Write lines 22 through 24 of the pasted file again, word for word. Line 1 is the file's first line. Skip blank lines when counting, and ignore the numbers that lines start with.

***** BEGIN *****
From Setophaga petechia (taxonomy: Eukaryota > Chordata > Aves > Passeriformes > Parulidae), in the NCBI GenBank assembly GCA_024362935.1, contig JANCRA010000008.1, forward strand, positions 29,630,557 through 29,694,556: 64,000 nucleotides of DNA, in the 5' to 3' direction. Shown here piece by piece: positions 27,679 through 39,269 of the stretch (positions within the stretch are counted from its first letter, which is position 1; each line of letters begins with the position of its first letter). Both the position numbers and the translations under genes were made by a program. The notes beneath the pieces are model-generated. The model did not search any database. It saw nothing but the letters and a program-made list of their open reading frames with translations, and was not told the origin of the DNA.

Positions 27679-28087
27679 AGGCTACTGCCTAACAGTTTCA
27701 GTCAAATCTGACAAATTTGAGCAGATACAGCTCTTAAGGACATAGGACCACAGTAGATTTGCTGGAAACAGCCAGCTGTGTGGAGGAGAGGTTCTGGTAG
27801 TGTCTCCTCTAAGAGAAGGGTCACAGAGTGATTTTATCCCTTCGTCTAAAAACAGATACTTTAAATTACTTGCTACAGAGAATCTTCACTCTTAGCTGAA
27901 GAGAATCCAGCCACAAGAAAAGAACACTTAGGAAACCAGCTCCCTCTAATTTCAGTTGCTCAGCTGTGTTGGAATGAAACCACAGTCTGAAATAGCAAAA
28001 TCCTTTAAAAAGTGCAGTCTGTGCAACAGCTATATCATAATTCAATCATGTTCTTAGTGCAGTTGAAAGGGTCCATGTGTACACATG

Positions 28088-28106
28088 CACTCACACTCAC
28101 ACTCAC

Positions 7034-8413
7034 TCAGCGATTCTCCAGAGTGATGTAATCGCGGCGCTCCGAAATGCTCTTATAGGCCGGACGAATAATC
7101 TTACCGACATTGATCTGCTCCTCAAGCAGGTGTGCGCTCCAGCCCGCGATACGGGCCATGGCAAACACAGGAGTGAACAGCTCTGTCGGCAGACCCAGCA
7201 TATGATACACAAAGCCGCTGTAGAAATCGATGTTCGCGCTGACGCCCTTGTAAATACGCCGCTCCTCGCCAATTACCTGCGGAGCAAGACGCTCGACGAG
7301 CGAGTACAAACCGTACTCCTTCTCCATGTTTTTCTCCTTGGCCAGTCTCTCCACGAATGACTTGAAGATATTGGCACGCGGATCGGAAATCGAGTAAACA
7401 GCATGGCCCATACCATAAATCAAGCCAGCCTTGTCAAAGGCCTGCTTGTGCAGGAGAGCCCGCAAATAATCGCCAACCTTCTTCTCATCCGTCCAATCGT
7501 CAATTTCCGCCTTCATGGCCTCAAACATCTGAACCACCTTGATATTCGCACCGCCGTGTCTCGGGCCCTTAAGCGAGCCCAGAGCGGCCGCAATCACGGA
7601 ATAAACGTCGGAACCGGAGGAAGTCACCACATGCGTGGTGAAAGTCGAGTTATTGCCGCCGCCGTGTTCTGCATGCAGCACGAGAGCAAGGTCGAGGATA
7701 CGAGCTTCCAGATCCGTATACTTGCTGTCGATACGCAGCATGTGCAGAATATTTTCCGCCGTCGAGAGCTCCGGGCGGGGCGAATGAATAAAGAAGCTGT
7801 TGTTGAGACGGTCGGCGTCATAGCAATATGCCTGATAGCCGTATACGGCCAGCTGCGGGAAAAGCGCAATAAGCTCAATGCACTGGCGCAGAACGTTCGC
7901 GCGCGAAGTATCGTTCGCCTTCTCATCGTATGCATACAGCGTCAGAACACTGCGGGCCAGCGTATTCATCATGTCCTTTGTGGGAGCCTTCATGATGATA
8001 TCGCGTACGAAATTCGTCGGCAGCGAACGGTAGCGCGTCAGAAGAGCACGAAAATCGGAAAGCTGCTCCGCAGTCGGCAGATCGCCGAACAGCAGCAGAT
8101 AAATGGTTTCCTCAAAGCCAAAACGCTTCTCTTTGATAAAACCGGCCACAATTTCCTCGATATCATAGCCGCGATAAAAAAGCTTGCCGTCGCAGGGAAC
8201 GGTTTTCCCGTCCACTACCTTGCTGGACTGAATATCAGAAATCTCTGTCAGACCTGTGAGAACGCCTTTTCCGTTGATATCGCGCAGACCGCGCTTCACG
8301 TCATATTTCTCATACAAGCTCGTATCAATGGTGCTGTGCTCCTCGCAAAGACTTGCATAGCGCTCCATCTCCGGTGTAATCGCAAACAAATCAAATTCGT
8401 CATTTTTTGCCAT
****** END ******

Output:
8001 TCGCGTACGAAATTCGTCGGCAGCGAACGGTAGCGCGTCAGAAGAGCACGAAAATCGGAAAGCTGCTCCGCAGTCGGCAGATCGCCGAACAGCAGCAGAT
8101 AAATGGTTTCCTCAAAGCCAAAACGCTTCTCTTTGATAAAACCGGCCACAATTTCCTCGATATCATAGCCGCGATAAAAAAGCTTGCCGTCGCAGGGAAC
8201 GGTTTTCCCGTCCACTACCTTGCTGGACTGAATATCAGAAATCTCTGTCAGACCTGTGAGAACGCCTTTTCCGTTGATATCGCGCAGACCGCGCTTCACG